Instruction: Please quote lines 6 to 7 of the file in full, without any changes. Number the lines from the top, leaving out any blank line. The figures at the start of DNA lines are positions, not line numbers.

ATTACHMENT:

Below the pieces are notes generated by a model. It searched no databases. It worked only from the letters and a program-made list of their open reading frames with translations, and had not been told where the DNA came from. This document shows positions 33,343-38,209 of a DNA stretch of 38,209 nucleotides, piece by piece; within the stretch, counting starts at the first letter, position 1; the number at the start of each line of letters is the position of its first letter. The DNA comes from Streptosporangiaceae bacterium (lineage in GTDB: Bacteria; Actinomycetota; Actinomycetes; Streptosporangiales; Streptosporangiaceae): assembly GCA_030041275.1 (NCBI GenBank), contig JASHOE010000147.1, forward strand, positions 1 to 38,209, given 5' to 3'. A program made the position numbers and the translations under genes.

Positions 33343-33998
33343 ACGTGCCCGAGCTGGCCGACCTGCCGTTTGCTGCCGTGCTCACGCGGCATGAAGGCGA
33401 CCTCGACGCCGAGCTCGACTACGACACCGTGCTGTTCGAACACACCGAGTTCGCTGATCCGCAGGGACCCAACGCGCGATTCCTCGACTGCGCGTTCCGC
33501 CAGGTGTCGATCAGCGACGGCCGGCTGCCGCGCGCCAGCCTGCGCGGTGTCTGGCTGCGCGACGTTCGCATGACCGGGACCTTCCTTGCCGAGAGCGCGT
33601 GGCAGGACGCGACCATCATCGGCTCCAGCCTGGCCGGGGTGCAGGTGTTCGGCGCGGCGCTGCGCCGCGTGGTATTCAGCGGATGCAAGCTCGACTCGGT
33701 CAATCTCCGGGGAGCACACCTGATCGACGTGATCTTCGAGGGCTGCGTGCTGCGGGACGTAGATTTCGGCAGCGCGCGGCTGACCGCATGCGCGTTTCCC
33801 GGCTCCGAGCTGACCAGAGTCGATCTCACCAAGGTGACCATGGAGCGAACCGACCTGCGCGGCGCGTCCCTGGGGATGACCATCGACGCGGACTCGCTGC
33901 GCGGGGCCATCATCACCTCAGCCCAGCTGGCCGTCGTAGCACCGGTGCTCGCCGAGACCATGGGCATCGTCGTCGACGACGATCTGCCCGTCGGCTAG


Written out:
33601 GGCAGGACGCGACCATCATCGGCTCCAGCCTGGCCGGGGTGCAGGTGTTCGGCGCGGCGCTGCGCCGCGTGGTATTCAGCGGATGCAAGCTCGACTCGGT
33701 CAATCTCCGGGGAGCACACCTGATCGACGTGATCTTCGAGGGCTGCGTGCTGCGGGACGTAGATTTCGGCAGCGCGCGGCTGACCGCATGCGCGTTTCCC